NOTE: You can read the New York Solar Thermal Consortium Whitepaper "The Development of a Solar Thermal Market in New York State" on Sebastian Goeres' web site Renewable Energy in the U.S.

Copyright 2009 by Paul McGinniss

Check out the video below about Solar Thermal in Europe.

Europe is way ahead of the curve with this affordable and important technology where, in the near future, more than 50% of energy to heat homes and hot water will come from solar thermal technology.

Friday, October 2, 2009

Pathways to Peace: Green Building Blocks East - West

Sulaiman AL Fahim, President of the Arab Union For Real Estate Development, Is Offering Green Cooperation With NYC
by Paul McGinniss

Sulaiman Al Fahim, President of the Arab Union for Real Estate Development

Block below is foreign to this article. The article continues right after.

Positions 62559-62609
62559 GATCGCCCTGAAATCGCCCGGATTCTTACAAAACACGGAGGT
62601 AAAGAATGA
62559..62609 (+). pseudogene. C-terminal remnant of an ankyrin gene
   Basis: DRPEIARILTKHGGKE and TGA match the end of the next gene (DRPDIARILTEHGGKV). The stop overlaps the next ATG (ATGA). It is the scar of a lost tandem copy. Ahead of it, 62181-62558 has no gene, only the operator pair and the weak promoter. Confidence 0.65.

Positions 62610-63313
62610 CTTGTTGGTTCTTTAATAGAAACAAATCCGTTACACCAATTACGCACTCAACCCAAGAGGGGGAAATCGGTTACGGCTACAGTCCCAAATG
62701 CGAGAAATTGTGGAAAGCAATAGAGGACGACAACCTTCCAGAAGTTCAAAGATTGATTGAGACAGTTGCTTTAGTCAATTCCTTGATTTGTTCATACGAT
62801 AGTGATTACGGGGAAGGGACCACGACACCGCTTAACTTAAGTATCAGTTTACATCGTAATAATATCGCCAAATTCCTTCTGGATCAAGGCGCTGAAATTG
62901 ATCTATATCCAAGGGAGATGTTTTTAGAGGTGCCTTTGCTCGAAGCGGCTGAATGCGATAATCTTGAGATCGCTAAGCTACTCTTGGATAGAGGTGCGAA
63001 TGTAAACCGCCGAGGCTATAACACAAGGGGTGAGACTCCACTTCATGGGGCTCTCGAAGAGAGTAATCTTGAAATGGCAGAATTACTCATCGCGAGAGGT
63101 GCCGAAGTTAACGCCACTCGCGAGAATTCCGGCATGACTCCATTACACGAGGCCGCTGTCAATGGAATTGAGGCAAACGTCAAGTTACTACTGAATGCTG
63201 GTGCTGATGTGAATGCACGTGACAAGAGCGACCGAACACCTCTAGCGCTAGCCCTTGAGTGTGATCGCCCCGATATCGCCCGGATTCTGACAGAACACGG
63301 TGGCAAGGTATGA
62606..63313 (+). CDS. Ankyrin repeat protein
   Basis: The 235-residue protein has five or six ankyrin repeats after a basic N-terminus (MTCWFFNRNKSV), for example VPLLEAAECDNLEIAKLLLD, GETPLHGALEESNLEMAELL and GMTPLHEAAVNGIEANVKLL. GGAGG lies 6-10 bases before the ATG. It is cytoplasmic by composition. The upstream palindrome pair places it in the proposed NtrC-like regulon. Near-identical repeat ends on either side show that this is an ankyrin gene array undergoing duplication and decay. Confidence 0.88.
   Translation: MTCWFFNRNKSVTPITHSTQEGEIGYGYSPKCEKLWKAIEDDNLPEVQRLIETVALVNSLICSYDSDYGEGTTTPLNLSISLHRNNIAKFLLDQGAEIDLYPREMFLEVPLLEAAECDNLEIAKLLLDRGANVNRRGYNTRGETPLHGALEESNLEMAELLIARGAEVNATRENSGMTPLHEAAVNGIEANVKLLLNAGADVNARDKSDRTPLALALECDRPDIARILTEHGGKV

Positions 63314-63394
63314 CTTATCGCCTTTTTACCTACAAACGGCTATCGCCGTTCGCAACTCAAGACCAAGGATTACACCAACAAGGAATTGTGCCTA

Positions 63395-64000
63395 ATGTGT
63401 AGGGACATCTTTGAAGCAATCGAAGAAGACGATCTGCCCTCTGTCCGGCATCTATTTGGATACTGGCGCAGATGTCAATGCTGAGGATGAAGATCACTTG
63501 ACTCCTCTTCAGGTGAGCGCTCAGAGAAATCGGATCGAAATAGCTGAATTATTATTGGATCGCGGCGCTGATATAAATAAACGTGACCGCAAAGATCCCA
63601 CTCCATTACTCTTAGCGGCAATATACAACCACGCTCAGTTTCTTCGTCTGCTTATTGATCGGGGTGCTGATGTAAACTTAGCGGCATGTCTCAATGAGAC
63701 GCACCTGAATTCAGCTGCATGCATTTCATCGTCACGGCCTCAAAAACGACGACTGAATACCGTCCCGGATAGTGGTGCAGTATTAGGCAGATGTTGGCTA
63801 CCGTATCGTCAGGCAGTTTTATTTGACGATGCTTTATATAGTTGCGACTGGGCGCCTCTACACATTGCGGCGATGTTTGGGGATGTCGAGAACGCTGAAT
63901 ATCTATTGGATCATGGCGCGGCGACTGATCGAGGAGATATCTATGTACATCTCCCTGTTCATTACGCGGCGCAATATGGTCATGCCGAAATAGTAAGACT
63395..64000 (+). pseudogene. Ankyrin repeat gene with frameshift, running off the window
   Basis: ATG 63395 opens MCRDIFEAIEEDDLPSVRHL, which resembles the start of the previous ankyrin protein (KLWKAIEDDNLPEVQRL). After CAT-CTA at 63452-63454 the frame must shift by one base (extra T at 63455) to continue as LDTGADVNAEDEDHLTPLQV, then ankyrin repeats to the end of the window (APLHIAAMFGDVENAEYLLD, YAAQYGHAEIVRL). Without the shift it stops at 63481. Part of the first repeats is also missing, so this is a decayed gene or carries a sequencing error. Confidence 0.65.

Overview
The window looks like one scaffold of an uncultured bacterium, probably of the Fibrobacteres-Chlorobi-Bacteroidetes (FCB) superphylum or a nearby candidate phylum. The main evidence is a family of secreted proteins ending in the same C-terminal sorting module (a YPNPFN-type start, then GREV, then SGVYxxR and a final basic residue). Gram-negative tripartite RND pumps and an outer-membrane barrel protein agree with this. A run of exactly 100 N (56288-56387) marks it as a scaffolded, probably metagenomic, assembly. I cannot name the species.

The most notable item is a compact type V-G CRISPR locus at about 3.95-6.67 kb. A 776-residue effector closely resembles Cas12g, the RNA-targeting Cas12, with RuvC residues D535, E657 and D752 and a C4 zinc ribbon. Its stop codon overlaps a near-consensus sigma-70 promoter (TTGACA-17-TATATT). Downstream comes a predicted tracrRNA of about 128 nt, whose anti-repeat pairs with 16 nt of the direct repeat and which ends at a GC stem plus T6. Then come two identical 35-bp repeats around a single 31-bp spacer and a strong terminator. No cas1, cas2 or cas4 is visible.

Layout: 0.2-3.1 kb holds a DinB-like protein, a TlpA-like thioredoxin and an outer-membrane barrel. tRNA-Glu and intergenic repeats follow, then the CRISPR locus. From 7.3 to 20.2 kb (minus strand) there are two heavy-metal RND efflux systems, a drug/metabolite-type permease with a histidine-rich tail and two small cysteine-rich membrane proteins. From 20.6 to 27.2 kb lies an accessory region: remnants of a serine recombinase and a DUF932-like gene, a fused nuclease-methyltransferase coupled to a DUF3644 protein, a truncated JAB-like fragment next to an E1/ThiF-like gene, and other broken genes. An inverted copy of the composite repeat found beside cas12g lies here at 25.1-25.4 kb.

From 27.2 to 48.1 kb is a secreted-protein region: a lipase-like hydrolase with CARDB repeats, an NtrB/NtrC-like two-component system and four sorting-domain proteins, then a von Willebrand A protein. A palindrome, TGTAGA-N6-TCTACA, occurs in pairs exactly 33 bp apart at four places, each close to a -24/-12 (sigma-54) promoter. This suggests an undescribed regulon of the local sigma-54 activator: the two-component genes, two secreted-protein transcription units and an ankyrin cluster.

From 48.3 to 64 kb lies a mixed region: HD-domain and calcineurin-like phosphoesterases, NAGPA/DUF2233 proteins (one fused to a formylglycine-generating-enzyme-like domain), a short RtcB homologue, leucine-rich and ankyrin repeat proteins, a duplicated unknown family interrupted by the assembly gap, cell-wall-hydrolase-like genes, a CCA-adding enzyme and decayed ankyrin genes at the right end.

From Hollywood to Dubai, jet setting, thirty-something Sulaiman Al Fahim has cast quite an image for himself in the past few years. And, with plans to do an affordable green real estate project in NYC, he might be a name we hear about in New York City more often.

Lately, he's been big news all over Great Britain as he is involved in the takeover (via his Al Fahim Asia Associates Ltd. and a Saudi investor) of the English Premier League soccer club in Portsmouth. Al Fahim was well known in England before that as he was also initially linked to the recent buyout of the Manchester City soccer team when he acted as figurehead for the buyer, the Abu Dhabi United Group.

In 2006, "Arabian Business" magazine named Al Fahim one of the 100 most powerful Arabs. This past spring he was chosen from the leading real estate figures in the Arab world and named President of The Arab Union for Real Estate Development (AURD). This is the first trade association of its kind for the region's real estate industry, encompassing 22 Arab countries. AURD is affiliated with both Arab League, Council of Arab Economic Unity, and ICREA (International Consortium of Real Estate Associations).